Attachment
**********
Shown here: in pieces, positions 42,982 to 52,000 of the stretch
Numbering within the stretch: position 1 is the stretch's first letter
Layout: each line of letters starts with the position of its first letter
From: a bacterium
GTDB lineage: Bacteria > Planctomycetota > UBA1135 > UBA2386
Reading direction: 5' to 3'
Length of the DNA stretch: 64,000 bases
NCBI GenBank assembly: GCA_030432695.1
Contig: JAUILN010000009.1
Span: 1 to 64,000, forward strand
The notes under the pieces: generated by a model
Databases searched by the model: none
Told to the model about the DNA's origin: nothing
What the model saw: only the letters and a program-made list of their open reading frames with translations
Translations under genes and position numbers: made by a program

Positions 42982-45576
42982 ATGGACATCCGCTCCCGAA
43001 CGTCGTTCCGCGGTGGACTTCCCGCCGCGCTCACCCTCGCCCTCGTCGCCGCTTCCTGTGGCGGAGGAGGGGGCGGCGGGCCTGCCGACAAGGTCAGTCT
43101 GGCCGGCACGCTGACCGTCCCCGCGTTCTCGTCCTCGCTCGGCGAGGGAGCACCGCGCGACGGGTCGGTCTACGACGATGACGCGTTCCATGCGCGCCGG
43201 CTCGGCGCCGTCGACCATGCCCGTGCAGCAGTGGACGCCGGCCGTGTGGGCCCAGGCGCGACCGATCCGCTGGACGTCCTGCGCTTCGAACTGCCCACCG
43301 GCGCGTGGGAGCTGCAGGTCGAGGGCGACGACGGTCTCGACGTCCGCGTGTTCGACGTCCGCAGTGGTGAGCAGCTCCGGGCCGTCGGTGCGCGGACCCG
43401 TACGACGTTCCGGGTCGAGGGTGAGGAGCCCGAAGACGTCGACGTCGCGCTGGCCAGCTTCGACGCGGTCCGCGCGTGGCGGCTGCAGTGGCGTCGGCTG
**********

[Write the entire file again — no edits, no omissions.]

Shown here: in pieces, positions 42,982 to 52,000 of the stretch
Numbering within the stretch: position 1 is the stretch's first letter
Layout: each line of letters starts with the position of its first letter
From: a bacterium
GTDB lineage: Bacteria > Planctomycetota > UBA1135 > UBA2386
Reading direction: 5' to 3'
Length of the DNA stretch: 64,000 bases
NCBI GenBank assembly: GCA_030432695.1
Contig: JAUILN010000009.1
Span: 1 to 64,000, forward strand
The notes under the pieces: generated by a model
Databases searched by the model: none
Told to the model about the DNA's origin: nothing
What the model saw: only the letters and a program-made list of their open reading frames with translations
Translations under genes and position numbers: made by a program

Positions 42982-45576
42982 ATGGACATCCGCTCCCGAA
43001 CGTCGTTCCGCGGTGGACTTCCCGCCGCGCTCACCCTCGCCCTCGTCGCCGCTTCCTGTGGCGGAGGAGGGGGCGGCGGGCCTGCCGACAAGGTCAGTCT
43101 GGCCGGCACGCTGACCGTCCCCGCGTTCTCGTCCTCGCTCGGCGAGGGAGCACCGCGCGACGGGTCGGTCTACGACGATGACGCGTTCCATGCGCGCCGG
43201 CTCGGCGCCGTCGACCATGCCCGTGCAGCAGTGGACGCCGGCCGTGTGGGCCCAGGCGCGACCGATCCGCTGGACGTCCTGCGCTTCGAACTGCCCACCG
43301 GCGCGTGGGAGCTGCAGGTCGAGGGCGACGACGGTCTCGACGTCCGCGTGTTCGACGTCCGCAGTGGTGAGCAGCTCCGGGCCGTCGGTGCGCGGACCCG
43401 TACGACGTTCCGGGTCGAGGGTGAGGAGCCCGAAGACGTCGACGTCGCGCTGGCCAGCTTCGACGCGGTCCGCGCGTGGCGGCTGCAGTGGCGTCGGCTG